Calls for women to resume book-embroidery echo this complicated place of handicraft in Victorian culture, both reinforcing the idea of the “domestic sphere” and at times challenging assumptions of female passivity. Brassington, Davenport, and other male contemporaries frequently couched their pitches for such a revival within gendered frameworks of labor. One author, in a short article for The Bookworm, condescendingly suggests that “an outlet for skill at once useful and ornamental might be found in working book-covers instead of slippers and antimacassars”.6 Engaging in needlecraft played into expectations of delicacy and decoration as complementary, rather than dominant, modes of art — and the art of book embroidery could be seen as essentially confining women to the exteriors of books. Yet Davenport’s definition of the embroidered book as needlework designed explicitly “for the purpose of adorning that particular book,” and not haphazardly recycled, also invites his presumably female reader into the interior.7
In this framework book-embroidery requires intellectual engagement with a text, and careful attention to the historical examples which, Davenport claims, can be “advantageously studied” by interested craftswomen.8 The embroidered book thus offered Victorian women a unique surface for bridging handicraft and literary history. Moreover, Davenport consistently couches his descriptions of the bindings in their connection to English institutions and historical figures, revealing a persistent thread of patriotic historicism. In taking up book -embroidery, the average middle-class Englishwoman joined the company of queens.
One of Davenport’s chief examples is a manuscript of The Miroir or Glasse of the Synneful Soul, copied out by the hand of then-Princess Elizabeth and potentially covered and decorated by her as well. The manuscript was a gift to her stepmother, Katherine Parr, and features the queen’s initials surrounded by hearts-ease flowers. Davenport writes this book into a patriotic domestic history that blends writing and embroidery, emphasizing the relatively amateur quality of the work — not likely to be the work of a hired professional — which aligns with expectations of amateur expertise applied to Victorian women’s needlework.
Another example from the royal collection is a 1578 edition of The Epistles of St. Paul, held by the Bodleian and much described by nineteenth-century authors of books on embroidery and book-binding. It also belonged to Queen Elizabeth and contains a note in her own hand. As Davenport transcribes it, it is a melancholy but beautifully worded sentiment:
I walke manie times into the pleasant fieldes of the Holy Scripture, where I plucke up the goodlie greene herbes of sentences by pruning, eate them by reading, chawe them by musing, and laie them up at length in the hie seat of memorie by gathering them together, so that having tasted thy swetenes I may the less perceive the bitterness of this miserable life.9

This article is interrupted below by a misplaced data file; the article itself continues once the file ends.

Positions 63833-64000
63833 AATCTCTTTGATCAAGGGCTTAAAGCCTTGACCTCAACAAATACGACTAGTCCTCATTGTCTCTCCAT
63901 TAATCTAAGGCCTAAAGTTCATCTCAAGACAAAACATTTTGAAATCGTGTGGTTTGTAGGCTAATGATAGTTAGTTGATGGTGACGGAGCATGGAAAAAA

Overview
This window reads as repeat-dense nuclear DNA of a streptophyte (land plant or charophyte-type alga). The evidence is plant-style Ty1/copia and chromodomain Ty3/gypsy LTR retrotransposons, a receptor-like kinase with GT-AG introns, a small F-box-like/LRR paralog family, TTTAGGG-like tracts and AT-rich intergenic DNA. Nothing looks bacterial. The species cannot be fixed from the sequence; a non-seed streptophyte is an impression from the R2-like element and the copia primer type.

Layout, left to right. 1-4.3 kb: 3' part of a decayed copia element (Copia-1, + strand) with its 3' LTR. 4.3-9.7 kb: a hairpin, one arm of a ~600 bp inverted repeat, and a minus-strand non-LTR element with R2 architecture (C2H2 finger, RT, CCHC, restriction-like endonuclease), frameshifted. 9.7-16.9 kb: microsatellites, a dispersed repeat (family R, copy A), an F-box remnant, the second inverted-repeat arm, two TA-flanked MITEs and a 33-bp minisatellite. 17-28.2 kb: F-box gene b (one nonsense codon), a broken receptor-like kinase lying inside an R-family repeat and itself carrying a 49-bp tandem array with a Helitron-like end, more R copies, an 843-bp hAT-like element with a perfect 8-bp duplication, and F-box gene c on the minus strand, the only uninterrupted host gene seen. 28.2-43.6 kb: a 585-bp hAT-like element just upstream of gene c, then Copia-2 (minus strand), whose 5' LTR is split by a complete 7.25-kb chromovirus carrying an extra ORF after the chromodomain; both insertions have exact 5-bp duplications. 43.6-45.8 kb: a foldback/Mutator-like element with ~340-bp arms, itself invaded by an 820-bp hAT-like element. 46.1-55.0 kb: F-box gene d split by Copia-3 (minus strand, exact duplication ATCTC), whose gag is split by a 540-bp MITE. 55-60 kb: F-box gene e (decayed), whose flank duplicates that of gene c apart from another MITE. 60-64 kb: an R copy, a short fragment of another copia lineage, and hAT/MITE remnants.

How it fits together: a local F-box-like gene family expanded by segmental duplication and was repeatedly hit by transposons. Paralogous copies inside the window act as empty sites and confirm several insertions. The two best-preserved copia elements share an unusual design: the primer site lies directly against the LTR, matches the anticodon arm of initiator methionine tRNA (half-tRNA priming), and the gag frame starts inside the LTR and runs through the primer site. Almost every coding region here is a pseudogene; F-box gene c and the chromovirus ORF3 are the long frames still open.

The book’s embroidery is also attributed to the queen. On both covers are legends in Latin, surrounded by gold cord. Davenport acknowledges that, like the previous example, there is no absolute proof of the queen’s hand in making the cover. However, he argues, its simplicity points to it being of amateur, rather than professional, origin. Including Elizabeth’s meditation on reading with her books reinforces a national history bound up in reading, writing, and embroidery. It also illuminates a late nineteenth-century urge to express emotion through that same entanglement of the written word and material culture.
The most significant examples of embroidered books emerged from the anti-industrial Arts and Craft Movement, which flourished in Britain between 1888 and 1920. Exemplified by William Morris, whose Kelmscott Press is briefly mentioned in Pollard’s introduction to The English Bookman’s Library as the preeminent contemporary example of fine book making in England, the Arts and Crafts Movement sought to elevate the materials and work of craftsmen — and craftswomen.
Morris’ daughter May was an influential and important designer and embroiderer who exhibited, taught, and wrote about embroidery extensively. Though only twenty-three, she took over management of the embroidery division of her father’s company in 1885 and ran it until his death in 1896.
One of May Morris’ contributions to the first Arts and Crafts Exhibition Society, held in London in 1888, was an embroidered book cover. In the catalog it is described as a “silk-embroidered cover for ‘Love is Enough’”, a book of her father’s poetry.10 Morris embroidered at least a few other book covers. The University of Manchester has a copy of The Tale of King Florus and Fair Jehane bound by May Morris in orange silk with a design of two birds under a tree. Morris, like her father and Davenport, was particularly interested in looking to earlier periods for inspiration. In Decorative Needlework (1893), she describes the medieval and early modern periods as the height of artistic embroidery. Her work, too, is motivated by a desire to revitalize a patriotic tradition. The embroidered book offers an engagement with aesthetic and literary history: the embroidered cover, worked by hand, becomes a literal interface between craft and the text.
The Victorians saw a return to intimate connections between individual hands and books as an antidote to the emerging mass media, in a way that resonates with our own twenty-first century sensibilities. Referring to some of the same early modern examples enshrined in print a few years later by Davenport, the author of an article in Cassell’s Family Magazine for 1894 laments that “Books were treasures in those times; now they are so innumerable that they are tossed about anyhow by half of their owners.”11 Creating beautiful embroidered covers, the article suggests, can reassuringly set apart a favorite volume, and show books the attention they deserve. As collections of innumerable texts can be easily stored and retrieved on digital devices, we too have to reconsider how and why we value books. As the history of book-embroidery makes visible, craft has a great deal of generative potential for reimagining that relationship.
SOURCE Public Domain Review